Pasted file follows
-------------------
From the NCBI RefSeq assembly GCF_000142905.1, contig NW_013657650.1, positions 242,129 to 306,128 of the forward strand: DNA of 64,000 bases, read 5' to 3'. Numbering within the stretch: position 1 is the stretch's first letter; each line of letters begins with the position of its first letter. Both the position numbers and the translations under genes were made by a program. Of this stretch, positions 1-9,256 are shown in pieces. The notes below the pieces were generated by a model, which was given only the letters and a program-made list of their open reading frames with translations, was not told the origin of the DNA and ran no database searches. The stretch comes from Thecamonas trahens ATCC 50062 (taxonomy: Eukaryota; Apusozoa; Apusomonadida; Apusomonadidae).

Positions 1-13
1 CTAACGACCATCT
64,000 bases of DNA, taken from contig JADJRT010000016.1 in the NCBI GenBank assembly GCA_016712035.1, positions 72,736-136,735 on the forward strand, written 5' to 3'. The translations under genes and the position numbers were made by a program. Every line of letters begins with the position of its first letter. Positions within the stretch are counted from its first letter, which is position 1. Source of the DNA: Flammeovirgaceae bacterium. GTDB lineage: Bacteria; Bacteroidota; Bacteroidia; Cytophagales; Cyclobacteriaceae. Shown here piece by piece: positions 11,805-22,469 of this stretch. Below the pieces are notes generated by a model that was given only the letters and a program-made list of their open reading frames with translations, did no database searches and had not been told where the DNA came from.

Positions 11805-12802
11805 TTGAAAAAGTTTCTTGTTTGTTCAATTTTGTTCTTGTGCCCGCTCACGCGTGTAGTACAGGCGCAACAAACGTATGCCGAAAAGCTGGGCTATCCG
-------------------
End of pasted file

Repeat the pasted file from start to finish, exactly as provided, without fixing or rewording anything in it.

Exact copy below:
From the NCBI RefSeq assembly GCF_000142905.1, contig NW_013657650.1, positions 242,129 to 306,128 of the forward strand: DNA of 64,000 bases, read 5' to 3'. Numbering within the stretch: position 1 is the stretch's first letter; each line of letters begins with the position of its first letter. Both the position numbers and the translations under genes were made by a program. Of this stretch, positions 1-9,256 are shown in pieces. The notes below the pieces were generated by a model, which was given only the letters and a program-made list of their open reading frames with translations, was not told the origin of the DNA and ran no database searches. The stretch comes from Thecamonas trahens ATCC 50062 (taxonomy: Eukaryota; Apusozoa; Apusomonadida; Apusomonadidae).

Positions 1-13
1 CTAACGACCATCT
64,000 bases of DNA, taken from contig JADJRT010000016.1 in the NCBI GenBank assembly GCA_016712035.1, positions 72,736-136,735 on the forward strand, written 5' to 3'. The translations under genes and the position numbers were made by a program. Every line of letters begins with the position of its first letter. Positions within the stretch are counted from its first letter, which is position 1. Source of the DNA: Flammeovirgaceae bacterium. GTDB lineage: Bacteria; Bacteroidota; Bacteroidia; Cytophagales; Cyclobacteriaceae. Shown here piece by piece: positions 11,805-22,469 of this stretch. Below the pieces are notes generated by a model that was given only the letters and a program-made list of their open reading frames with translations, did no database searches and had not been told where the DNA came from.

Positions 11805-12802
11805 TTGAAAAAGTTTCTTGTTTGTTCAATTTTGTTCTTGTGCCCGCTCACGCGTGTAGTACAGGCGCAACAAACGTATGCCGAAAAGCTGGGCTATCCG